Until recently, perhaps few persons, even physicians of long experience in large general hospitals, have realized the magnitude of the "cardiac problem," from whatever standpoint it is approached. Heart disease has become, in this country at least, the most important of the causes of death. According to the estimate of Knight,1 some 180,000 persons in continental United States and Canada died last year of heart disease.
Tables and estimates of mortality, however, give but incomplete evidence of the prevalence of heart disease, because many deaths recorded as from pneumonia and other infections, for example, probably would not have occurred except for coexisting disease of the heart. It has been estimated that 200,000 children of school age in the United States have heart disease.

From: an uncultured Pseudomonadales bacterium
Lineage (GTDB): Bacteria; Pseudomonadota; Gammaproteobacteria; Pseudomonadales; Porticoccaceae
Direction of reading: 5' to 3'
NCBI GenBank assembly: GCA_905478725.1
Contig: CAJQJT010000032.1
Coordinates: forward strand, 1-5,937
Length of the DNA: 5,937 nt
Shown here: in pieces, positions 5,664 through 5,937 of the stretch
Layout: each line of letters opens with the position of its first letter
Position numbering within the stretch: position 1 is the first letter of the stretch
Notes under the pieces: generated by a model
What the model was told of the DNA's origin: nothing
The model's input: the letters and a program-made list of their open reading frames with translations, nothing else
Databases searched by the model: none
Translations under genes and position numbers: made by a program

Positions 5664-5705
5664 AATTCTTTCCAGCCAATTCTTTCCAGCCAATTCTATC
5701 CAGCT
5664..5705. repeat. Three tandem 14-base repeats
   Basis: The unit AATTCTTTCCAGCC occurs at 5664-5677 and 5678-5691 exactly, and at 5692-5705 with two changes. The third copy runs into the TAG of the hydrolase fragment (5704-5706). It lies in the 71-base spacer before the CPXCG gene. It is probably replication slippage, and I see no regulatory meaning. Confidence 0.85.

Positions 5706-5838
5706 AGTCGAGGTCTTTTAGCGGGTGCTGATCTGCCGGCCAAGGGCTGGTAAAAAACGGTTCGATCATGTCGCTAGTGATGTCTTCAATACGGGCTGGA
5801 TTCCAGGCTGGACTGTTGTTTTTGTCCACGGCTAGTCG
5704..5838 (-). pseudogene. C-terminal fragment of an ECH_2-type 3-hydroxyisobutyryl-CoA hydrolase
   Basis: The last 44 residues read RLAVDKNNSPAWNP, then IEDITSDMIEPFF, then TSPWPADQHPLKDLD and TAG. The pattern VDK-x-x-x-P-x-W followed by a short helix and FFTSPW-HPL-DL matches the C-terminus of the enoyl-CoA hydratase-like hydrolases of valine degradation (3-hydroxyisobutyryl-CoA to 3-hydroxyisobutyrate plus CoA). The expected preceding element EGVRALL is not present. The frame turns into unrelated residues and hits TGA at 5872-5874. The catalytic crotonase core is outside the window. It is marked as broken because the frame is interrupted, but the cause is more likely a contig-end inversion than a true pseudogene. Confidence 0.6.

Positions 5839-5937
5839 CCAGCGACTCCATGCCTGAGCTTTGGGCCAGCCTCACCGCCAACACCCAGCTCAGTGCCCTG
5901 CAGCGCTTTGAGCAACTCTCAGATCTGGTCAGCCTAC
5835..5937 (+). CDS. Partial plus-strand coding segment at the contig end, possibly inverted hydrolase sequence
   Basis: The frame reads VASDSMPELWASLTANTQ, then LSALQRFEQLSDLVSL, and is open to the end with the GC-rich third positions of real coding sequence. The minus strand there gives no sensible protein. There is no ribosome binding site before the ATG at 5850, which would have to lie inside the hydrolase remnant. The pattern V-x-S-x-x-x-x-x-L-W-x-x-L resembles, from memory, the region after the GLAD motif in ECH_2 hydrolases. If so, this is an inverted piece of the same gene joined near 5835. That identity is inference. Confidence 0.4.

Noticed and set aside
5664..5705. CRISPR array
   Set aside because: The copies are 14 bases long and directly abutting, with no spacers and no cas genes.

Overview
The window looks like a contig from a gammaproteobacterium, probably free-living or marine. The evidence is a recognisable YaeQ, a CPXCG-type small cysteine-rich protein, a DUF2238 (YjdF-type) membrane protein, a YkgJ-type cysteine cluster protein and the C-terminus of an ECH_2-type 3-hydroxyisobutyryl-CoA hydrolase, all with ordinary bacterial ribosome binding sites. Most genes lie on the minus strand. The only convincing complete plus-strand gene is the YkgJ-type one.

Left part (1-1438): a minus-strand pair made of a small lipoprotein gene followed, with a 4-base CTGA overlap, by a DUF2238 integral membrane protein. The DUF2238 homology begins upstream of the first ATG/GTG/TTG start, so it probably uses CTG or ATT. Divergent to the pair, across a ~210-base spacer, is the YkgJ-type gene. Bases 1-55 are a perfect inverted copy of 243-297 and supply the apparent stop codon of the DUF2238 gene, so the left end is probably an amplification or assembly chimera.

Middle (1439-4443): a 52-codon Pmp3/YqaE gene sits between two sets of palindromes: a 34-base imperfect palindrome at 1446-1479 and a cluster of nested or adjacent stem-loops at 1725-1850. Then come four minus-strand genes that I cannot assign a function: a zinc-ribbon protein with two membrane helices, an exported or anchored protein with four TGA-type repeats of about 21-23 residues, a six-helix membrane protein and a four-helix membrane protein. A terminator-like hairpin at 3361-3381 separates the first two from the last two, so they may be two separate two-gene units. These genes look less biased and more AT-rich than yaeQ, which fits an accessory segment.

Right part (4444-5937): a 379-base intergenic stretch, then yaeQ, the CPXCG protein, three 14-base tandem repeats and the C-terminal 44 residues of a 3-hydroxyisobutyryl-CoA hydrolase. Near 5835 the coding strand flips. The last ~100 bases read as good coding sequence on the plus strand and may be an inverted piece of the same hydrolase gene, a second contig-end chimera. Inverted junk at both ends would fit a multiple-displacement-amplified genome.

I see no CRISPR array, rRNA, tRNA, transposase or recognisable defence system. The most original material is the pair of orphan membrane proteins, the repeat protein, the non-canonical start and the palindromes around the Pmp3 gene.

Facts such as these make it apparent that heart disease is perhaps the most pressing public health problem confronting the medical profession today. And because of
COLEMAN W. THE PREVENTION OF CERTAIN FORMS OF CHRONIC CARDIAC VALVULAR DISEASE. JAMA. 1923;81(3):206–209. doi:10.1001/jama.1923.02650030030012
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